31 Oct 2013

Our response to the Independent Chief Inspector of Borders and Immigration's report 'An Inspection into the Handling of Asylum Applications Made by Unaccompanied Children'

Peter Grigg, Director of Policy and Campaigns at The Children’s Society, said:

'This report shines an important spotlight on how children seeking safety in the UK on their own are treated by the authorities. 

'We know from our work with these incredibly vulnerable children -- who have fled war, violence and torture -- that too often the authorities are failing to take their needs into account, leaving them feeling frightened and confused.

'Even though there are professionals who know what these children have faced, it is alarming that, in most cases, the Home Office is failing to contact them to find out information critical to making decisions that would keep them safe and give them the protection they deserve. 

'There needs to be a fundamental shift in attitude in how the authorities work with children fleeing danger who need our help. It is worrying that key regulations that exist to protect them are frequently being flouted. At every step these children must be seen as children in need of protection -- not as immigration statistics.'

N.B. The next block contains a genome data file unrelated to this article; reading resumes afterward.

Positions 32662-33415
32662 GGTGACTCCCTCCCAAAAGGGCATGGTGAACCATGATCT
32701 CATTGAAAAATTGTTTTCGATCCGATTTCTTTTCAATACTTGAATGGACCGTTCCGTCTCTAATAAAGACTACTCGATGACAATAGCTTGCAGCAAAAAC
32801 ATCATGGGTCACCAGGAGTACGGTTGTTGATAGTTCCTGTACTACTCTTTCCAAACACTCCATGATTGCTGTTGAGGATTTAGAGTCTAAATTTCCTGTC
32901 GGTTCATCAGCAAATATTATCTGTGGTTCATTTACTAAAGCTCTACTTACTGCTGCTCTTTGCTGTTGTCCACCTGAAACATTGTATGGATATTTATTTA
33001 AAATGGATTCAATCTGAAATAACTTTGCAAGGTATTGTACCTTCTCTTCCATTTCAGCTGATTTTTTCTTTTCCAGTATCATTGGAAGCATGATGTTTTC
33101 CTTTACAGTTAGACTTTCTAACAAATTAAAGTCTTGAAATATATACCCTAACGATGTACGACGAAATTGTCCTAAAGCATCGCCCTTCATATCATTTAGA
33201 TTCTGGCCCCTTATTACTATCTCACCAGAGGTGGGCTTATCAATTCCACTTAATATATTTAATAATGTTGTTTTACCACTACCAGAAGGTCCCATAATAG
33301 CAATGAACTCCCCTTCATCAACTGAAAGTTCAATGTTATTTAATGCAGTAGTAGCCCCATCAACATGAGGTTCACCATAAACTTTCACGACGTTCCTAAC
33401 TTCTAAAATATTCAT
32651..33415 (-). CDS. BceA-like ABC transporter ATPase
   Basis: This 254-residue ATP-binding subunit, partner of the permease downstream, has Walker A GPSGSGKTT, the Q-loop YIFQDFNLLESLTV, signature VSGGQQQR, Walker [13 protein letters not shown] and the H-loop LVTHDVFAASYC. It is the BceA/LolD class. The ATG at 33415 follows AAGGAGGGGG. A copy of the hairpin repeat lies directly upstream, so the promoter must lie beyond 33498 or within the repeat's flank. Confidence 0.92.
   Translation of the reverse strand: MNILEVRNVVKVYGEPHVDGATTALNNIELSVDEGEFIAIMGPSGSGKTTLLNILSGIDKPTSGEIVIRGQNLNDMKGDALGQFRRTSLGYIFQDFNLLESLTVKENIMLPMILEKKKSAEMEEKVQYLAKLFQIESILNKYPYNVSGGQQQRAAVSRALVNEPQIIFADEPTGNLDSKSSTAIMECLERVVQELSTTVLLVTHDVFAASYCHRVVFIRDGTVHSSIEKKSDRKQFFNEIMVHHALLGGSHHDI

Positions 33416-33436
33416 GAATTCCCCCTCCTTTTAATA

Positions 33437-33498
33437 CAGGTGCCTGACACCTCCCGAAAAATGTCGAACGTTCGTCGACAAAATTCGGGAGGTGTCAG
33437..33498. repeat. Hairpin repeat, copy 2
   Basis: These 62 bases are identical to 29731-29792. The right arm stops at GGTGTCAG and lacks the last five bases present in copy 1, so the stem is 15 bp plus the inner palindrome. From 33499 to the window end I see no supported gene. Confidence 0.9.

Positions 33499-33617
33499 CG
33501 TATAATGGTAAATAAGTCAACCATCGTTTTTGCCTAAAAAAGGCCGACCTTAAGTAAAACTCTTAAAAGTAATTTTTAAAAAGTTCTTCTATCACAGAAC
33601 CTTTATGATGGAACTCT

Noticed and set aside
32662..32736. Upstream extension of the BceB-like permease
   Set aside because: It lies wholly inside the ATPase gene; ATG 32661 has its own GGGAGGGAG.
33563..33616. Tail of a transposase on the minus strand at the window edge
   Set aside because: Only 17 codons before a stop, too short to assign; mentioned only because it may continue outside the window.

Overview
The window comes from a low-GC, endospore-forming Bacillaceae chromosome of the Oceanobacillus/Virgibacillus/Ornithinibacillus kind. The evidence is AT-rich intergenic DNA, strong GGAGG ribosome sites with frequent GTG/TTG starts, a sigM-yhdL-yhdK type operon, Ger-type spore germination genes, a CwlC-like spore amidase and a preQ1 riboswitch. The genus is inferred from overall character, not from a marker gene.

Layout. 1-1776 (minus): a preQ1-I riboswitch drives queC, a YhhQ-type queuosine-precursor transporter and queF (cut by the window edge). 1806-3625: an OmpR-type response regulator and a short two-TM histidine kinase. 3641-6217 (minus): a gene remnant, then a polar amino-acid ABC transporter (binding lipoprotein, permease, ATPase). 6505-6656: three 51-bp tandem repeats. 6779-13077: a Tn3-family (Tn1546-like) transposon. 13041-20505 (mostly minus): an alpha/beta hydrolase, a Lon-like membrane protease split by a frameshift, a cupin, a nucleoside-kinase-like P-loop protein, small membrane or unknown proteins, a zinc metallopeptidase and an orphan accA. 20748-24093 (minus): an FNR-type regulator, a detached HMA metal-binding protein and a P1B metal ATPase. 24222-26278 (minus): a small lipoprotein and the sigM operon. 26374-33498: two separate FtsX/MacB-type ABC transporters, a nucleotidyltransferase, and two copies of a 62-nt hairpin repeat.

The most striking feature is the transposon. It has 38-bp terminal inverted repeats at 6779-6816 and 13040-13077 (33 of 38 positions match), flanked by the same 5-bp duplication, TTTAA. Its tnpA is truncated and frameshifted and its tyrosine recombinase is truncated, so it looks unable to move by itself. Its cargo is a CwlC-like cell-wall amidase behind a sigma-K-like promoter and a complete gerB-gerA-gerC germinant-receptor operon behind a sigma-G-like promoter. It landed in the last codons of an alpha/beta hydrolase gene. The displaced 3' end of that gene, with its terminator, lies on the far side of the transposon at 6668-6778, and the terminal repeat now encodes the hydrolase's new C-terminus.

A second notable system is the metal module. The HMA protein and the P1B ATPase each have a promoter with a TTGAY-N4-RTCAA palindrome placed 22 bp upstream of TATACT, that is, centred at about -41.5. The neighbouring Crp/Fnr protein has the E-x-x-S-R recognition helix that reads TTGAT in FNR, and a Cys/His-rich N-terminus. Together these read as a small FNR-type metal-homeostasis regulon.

Media enquiries

For more information, please contact Beth Herzfeld in The Children’s Society media team on 020 7841 4422 or 07775 812 357 or email beth.herzfeld@childrenssociety.org.uk  For out-of-hours enquiries please call 07810 796 508.

Notes to editors

  • See The Children’s Society’s Into the Unknown for more about how young asylum seekers feel about their treatment by the UK border authorities.
  • The Children’s Society wants to create a society where children and young people are valued, respected and happy. We are committed to helping vulnerable and disadvantaged young people, including children in care and young runaways. We give a voice to disabled children, help young refugees to rebuild their lives and provide relief for young carers. Through our campaigns and research, we seek to influence policy and perceptions so that young people have a better chance in life. Someone who acts on their behalf and can help guide them through the extremely complex system. These children deserve to be kept safe so they can recover from the trauma they have suffered and rebuild their lives.